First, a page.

Video Transcription

00:04
the next area under skull management is collect requirements.
00:08
Collect requirements. Creates the project requirements by focusing on the project stakeholder needs.
00:13
This process creates the requirements, documentation
00:16
and the requirements Traceability Matrix, also known as the RTM.
00:21
The key inputs for this process is the Scull Mansion plan,
00:26
the Requirements Management plan, the Project Charter and the Stakeholder Register.
00:32
A project manager can use a whole bunch of different tools to get this process done.
00:37
Interviews,
00:39
focus groups, observations, prototypes,
00:42
benchmarking,
00:44
document analysis, the shoulds aided workshops,
00:47
group creativity, techniques,
00:49
group decision making techniques,
00:52
questions in surveys or context diagrams.
00:55
And that helps to develop the requirements, documentation and the R T m.
01:03
So let's go over these tools first
01:06
interviews. Uh,
01:07
if you think about an interview, it's usually one on one. It's
01:11
very detailed oriented. I am talking to a specific person. I can ask whatever questions I want to that person.
01:19
But the problem is,
01:21
I'm focused on one person not getting a whole group
01:23
so
01:25
and establish the stakeholder needs from one
01:29
on one questions.
01:30
It also develops accurate requirements, but it's very time consuming. Think about that
01:37
Facilitated workshops.
01:38
Um,
01:41
this is like a joint application development,
01:44
quality function, deployment or Q F D
01:47
or a voice of the customer. Examples of facilitated workshops
01:52
usually is in development.
01:55
Um, example of
01:57
dissociated work. Shot is you have a group of people.
02:00
You have one person that back who's facilitating the meeting
02:04
and you just have questions going back and forth and you're recording what the questions and answers are.
02:09
So it's
02:10
basically streaming. Ah, whole bunch information being recorded.
02:15
You have focus groups, so focus groups are subject matter experts
02:20
on specific stakeholders they meet. So you have a focus group and you're trying to get information from that group.
02:28
Um
02:29
so basically subject matter experts and specific stakeholders
02:31
me to determine their expectations and attitudes about the projects,
02:36
product service or results
02:39
under group creativity techniques, you have brainstorming, nominal group technique idea, mind mapping,
02:46
affinity diagrams and multi *** area decision analysis.
02:52
Another tool is the group decision making technique.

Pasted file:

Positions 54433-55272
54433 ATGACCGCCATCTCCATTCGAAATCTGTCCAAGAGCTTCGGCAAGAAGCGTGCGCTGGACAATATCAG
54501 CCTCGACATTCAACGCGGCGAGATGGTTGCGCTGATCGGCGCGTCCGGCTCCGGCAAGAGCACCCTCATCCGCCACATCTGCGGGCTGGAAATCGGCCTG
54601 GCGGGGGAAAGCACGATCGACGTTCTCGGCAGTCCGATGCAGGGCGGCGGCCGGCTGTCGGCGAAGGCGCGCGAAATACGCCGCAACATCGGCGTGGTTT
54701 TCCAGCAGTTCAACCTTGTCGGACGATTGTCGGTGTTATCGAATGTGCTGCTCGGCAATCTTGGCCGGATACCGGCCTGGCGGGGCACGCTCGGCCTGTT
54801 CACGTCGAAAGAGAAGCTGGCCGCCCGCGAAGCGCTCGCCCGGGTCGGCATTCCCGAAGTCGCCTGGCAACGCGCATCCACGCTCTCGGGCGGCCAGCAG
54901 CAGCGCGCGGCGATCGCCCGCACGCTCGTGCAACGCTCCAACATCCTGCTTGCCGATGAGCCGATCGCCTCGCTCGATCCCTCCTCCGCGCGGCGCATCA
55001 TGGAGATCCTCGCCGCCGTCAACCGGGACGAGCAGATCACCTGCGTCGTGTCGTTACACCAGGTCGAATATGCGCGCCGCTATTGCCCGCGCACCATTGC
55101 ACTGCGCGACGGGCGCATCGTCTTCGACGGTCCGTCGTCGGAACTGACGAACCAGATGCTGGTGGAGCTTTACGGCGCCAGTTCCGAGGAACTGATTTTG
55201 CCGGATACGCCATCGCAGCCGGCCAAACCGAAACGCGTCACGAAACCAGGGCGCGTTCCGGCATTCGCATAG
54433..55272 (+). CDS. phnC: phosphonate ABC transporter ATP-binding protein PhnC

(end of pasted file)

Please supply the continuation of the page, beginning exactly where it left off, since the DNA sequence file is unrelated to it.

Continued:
02:54
Under this. Until this technique,
02:57
you want to go in knowing how the decision is going to be made. You don't want to be making this decision after it's been started.
03:04
So there's four
03:06
this four decisions he had
03:08
you in a minute me
03:09
majority
03:10
plurality or dictatorship.
03:15
So under get into me,
03:16
you have to have 100% agreement before making the final decision.
03:23
Under majority, you have tohave
03:27
over 50%.
03:28
In order to
03:30
agree
03:31
under plurality,
03:34
you have to have the largest group. So if you had three groups, the largest of those three groups
03:40
for a decision is how you're gonna move forward
03:44
under dictatorship.
03:46
You have one boss. He's just getting inputs from everybody else.
03:49
And he's the one that's gonna make that decision.
03:54
Um, opposite of questions and surveys you can send out to a large group of people.
04:01
Um,
04:02
you can get a quick result back from that, but you're limited.
04:06
And, uh so for this, you can accumulate information from a lot of resource is quickly because they're sending out surveys.
04:13
And
04:14
you're limited on questions or statistical analysis because
04:17
you could only write so much and you probably would have an A B c D answer
04:23
or a limited response.
04:26
Um, another tools, observations. So this is also known this job shadowing.
04:30
You're watching a person do their job, so this could be done in many different ways. But
04:36
you could watch someone perform a process or you can go on absolutely observed. Like I noticed that this person is doing this.
04:45
This would help them do that process better.
04:48
Also, there's prototypes, so this is basically creating a working model of the expected product. But it's not 100% complete this easily. Give somebody,
04:59
ah, something play with
05:00
where they can kind of figure out
05:03
how they want to move forward by having something in their hands where they could work with.
05:10
Um,
05:11
Miller. Tool is benchmarking, so you're comparing actual or planned practices to a compatible organization to identify best practices.
05:19
Another tool is context diagram. So this physically depicts the product scope by showing a business system and how people in other systems interact with it.
05:30
You also have document analysis, which is using a six existing documentation and analyzing it. Thio identify
05:39
information relevant to the requirements. So basically you could be looking at the
05:43
ah statement of work, but you're basically trying Thio
05:47
take information out of a document,
05:49
create requirements,
05:53
requirements, documentation.
05:56
So this is what your output is from all those tools.
06:00
So this is the basis of describing how requirements meet the business need
06:03
of the project.
06:04